This is the part of playing with Windows that I love best. I’m researching different speeds for backup drives, ranging from a USB-C HDD drive caddy into the SSD realm. My objective is to see how fast an external USB-C drive can go, and to see if Thunderbolt support makes any difference. I added a cheapo (US$29) NVMe enclosure to my line-up. But alas, that Thunderbolt 3 SSD enclosure raises odd issues. Let me explain…
Why Thunderbolt 3 SSD Enclosure Raises Odd Issues
As far as I can tell, I went too far back in time with the first M.2 NVMe I tried out in the cheapo new NVMe enclosure. My initial attempt featured a 2016 vintage OEM Samsung MZVPV512HDGL SSD. It kept blowing up during write testing in CrystalDiskMark, and it wouldn’t make a Macrium Reflect backup.
So I cannibalized a newer ADATA XPG 256GB SSD (vintage 2020) from my Sabrent-enclosed Ventoy drive and tried that instead. It worked just fine, and got aggregate read/write speeds from Reflect of 5.7/3.0 Gbps when backing up my Lenovo X12 Hybrid Tablet. It includes a USB 3.2 version of USB-C with Thunderbolt 3 support. Total backup time on that system was 6:16 with 76.5 GB on the C: drive and under 1.5 GB on the other partitions. Figure 78 GB overall, that produces a physical time (no compression) of roughly 200 Mbps of ongoing read/write activity. By comparison an mSATA drive (vintage 2013) takes just under16 (15:56) minutes to complete the same backup. That’s more than 60% faster!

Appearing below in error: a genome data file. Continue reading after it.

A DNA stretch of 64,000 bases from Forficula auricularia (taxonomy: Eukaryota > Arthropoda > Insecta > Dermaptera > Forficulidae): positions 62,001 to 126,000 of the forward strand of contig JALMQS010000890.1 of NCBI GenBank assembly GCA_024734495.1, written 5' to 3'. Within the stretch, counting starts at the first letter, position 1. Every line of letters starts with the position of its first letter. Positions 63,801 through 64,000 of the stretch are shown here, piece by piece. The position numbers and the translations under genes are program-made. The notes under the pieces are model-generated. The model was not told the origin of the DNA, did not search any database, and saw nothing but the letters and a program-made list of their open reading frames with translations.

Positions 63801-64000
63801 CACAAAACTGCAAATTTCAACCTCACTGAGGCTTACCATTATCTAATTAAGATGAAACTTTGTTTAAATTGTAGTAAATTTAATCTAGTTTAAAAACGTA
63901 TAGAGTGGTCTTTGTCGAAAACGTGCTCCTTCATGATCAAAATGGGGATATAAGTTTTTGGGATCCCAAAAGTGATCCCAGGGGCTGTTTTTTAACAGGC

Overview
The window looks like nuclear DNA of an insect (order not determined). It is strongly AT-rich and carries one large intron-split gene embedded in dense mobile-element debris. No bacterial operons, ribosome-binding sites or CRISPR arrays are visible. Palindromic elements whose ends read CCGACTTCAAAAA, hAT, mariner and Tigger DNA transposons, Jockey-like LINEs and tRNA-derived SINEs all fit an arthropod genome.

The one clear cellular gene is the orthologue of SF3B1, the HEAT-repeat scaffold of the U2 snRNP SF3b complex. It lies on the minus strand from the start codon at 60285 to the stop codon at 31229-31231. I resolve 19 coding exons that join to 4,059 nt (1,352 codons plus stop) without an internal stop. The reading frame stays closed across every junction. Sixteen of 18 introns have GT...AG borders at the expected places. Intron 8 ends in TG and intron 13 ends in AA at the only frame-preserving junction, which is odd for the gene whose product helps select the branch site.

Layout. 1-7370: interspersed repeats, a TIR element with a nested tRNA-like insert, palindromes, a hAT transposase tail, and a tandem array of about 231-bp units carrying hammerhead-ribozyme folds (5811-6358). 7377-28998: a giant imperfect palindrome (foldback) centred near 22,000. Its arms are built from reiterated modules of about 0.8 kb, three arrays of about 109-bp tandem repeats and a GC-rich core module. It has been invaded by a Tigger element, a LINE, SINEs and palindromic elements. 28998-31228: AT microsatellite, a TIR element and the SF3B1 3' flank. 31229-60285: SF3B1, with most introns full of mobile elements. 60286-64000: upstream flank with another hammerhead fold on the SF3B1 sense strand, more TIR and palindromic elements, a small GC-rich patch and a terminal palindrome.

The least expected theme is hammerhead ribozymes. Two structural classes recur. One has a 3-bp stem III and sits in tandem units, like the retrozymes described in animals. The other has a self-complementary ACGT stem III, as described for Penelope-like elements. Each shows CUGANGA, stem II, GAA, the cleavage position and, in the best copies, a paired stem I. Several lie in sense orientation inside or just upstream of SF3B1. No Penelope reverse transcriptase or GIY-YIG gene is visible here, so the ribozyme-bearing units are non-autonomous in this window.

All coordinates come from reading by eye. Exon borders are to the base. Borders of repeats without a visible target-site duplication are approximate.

It’s All About the Speed
My best guess is that the older drive wasn’t sufficiently compatible with the PCIe x3/x4 requirements inside the NVMe enclosure. Once I switched over to something newer (and definitely PCIe x3 compliant), everything worked fine. I’ve got a brand-new PCIe x4 SSD coming today or tomorrow, and am hopeful the faster media will also produce faster transfer rates for backup, too. We’ll see!